In my blog last week, I talked a little about our efforts to improve how citations are handled. This week, I want to talk about this in some more detail. I’ve been participating on a few projects to improve how citations and references to legal citations are handled.
Let’s start by looking at the need. Have you noticed how difficult it is to lookup many citations found in legislation published on the web? Quite often, there is no link associated with the citation. You’re left to do your own legwork if you want to lookup that citation – which probably means you’ll take the author’s word for it and not bother to follow the citation. Sometimes, if you’re lucky, you will find a link (or reference) associated with the citation. It will point to a location, chosen by the author, that contains a copy of the legal text being referenced.
What’s the problem with these references?
- If you take a look at the reference, chances are it’s a crufty URL containing all sorts of gibberish that’s either difficult or impossible to interpret. The URL reflects the current implementation of the data provider. It’s not intended to be meaningful. It follows no common conventions for how to describe a legal provision.
- Wait a few years and try and follow that link again. Chances are, that link will now be broken. The data provider may have redesigned their site or it might not even exist anymore. You’re left with a meaningless link that points to nowhere.
- Even if the data does exist, what’s the quality of the data at the other end of the link. Is the text official text, a copy, or even a derivative of the official text? Has the provision been amended? Has it been renumbered? Has it been repealed? What version of that provision are you looking at now? These questions are all hard to answer.
- When you retrieve the data, what format does it come in? Is it a PDF? What if you want the underlying XML? If that is available, how do you get it?
The object of our efforts, both at the standards committee and within the projects we’re working on at Xcential, is to tackle this problem. The approach being taken involves properly designing meaningful URLs which are descriptive, unambiguous, and can last for a very long time – perhaps decades or longer. These URLs are independent of the current implementation – they may not reflect how the data is stored at all. The job of figuring out how to retrieve the data, using the current underlying content management system, is the job of a “resolver”. A resolver is simply an adapter that is attached to a web server. It intercepts the properly designed URL references and then transparently maps them into the crufty old URLs which the content management system requires. The data is retrieved from the content management system, formatted appropriately, and returned as if it really did exist at the property designed URL which you see. As the years go by and technologies advance, the resolver can be adapted to handle new generations of content management system. The references themselves will never need to change.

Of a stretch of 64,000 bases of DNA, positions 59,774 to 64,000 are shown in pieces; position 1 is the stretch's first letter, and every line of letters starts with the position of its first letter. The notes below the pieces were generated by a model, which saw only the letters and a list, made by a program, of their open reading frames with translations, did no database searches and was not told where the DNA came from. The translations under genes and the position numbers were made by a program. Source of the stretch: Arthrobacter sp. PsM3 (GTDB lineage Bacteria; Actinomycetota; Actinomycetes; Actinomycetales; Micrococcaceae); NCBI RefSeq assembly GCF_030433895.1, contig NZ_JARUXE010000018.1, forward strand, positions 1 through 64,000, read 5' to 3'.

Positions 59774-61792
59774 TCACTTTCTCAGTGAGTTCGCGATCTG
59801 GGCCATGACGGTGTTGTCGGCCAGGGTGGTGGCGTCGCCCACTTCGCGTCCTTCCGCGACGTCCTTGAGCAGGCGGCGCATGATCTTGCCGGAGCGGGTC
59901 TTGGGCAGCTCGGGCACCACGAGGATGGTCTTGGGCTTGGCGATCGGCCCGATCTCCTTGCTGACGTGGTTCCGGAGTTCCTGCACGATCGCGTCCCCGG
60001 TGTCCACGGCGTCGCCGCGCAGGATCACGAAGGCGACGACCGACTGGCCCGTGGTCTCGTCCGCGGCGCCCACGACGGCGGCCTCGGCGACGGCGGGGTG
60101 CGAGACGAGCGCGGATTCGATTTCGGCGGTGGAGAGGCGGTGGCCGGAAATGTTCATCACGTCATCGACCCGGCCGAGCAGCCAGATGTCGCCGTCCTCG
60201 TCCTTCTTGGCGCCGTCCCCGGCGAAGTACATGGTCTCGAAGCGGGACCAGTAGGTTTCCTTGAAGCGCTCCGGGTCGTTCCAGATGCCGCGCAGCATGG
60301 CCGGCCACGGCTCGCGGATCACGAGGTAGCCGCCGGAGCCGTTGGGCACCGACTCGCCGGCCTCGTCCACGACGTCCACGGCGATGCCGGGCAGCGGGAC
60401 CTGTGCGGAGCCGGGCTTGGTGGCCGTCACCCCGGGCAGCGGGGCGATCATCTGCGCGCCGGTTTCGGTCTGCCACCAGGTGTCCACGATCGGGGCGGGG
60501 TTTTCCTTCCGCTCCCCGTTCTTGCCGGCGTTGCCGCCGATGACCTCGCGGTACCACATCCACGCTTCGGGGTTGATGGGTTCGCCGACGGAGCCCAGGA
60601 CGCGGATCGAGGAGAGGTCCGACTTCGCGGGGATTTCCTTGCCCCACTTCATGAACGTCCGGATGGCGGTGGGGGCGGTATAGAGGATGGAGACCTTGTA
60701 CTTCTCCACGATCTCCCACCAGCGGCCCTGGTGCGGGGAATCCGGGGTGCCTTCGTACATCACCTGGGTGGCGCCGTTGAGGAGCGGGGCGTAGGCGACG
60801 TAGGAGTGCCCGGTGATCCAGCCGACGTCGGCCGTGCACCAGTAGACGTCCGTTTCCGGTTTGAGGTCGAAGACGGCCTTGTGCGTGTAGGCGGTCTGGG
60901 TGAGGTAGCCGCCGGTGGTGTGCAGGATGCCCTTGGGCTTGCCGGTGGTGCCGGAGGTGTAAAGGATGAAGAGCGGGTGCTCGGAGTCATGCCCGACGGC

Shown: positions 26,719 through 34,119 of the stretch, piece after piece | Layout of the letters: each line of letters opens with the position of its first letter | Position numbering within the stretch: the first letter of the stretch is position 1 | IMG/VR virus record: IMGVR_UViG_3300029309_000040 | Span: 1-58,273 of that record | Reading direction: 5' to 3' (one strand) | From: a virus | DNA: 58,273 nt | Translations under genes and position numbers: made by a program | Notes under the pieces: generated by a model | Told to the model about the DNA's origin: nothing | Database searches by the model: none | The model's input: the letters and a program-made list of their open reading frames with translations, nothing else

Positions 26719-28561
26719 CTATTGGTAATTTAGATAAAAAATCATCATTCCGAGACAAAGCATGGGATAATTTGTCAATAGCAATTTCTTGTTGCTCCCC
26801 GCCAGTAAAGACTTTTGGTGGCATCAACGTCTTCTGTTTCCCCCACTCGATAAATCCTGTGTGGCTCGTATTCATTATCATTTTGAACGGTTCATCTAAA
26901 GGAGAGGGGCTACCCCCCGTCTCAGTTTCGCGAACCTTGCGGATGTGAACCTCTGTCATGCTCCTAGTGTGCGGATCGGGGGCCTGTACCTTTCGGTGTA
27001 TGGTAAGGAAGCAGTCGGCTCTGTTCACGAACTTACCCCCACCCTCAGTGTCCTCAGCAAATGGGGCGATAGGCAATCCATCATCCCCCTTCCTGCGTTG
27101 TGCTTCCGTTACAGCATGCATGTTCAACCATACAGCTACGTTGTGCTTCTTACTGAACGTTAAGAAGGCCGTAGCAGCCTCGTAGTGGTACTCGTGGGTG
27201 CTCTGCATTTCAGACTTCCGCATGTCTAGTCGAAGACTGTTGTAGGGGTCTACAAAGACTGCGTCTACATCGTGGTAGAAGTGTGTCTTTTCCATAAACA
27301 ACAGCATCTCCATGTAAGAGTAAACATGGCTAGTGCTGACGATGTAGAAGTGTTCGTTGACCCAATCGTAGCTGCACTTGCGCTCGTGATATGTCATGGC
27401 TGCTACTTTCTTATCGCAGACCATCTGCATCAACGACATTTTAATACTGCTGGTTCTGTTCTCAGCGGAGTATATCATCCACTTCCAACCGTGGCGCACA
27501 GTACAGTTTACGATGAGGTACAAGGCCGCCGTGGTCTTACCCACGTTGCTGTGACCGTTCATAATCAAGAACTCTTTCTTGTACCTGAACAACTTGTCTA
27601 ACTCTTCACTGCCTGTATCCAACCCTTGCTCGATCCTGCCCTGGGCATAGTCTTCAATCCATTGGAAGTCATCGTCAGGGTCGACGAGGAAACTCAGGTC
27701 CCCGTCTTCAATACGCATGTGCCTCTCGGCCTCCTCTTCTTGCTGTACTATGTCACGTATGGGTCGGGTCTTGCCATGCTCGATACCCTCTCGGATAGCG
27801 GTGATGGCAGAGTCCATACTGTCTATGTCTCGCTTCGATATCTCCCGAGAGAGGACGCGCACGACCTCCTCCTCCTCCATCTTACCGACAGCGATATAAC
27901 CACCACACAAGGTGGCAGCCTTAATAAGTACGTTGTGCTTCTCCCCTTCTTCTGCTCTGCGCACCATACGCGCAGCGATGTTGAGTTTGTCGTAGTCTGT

There are many more details to go into. I’ll leave those for future blogs. Some of the problems we are tackling involve mapping popular names into real citations, working through ambiguities (including ones created in the future), handling alternate data sources, and allowing citations to be retrieved at varying degrees of granularity.
I believe that solving the legal references problem is just about the most important progress we can make towards improving the legal informatics field. It’s an exciting time to be working in this field.
2 thoughts on “Improving Legal References”
This is a great sounding solution. It was always painful to hear why web systems did not or could not allow the URLs be controlled by the publisher. And still fragment URLs (id attribute based) are not the norm. By building URLs that are well constructed for dereferencing the citation even if the link fails, we have a solution that works for many things.
For example, even as a dead link and before dereferencing to search based on the components, the link serves as a search term (especially for systems with advanced searches for a href links). Where URNs are not native to HTML (save namespacing), URLs are the lifeblood of the web and HTML. Also, these URLs even dead will be crucial as metadata/data since they are universally unique strings. Design a health care system that must comply with the law, for example, HIPAA, and just add a field for HIPAA to each EMR (electronic medical record) and then any data dump will include the machine readable citation that allows any reuser of the data to know how the information can legally be used even if the reuser is unfamiliar with the term HIPAA or the law. And auditors can build systems to make sure software systems and data is being properly handled.
Of course it would be great if all of the citations were live links that took a person to the section that is being cited. Using id attributes the citation can now reference a block of the document, not just a point in the document. This also means that the electronic citation is also a machinable way to transfer the full text or HTML of the cited text.
Thanks Grant for your fantastic efforts in this regard.
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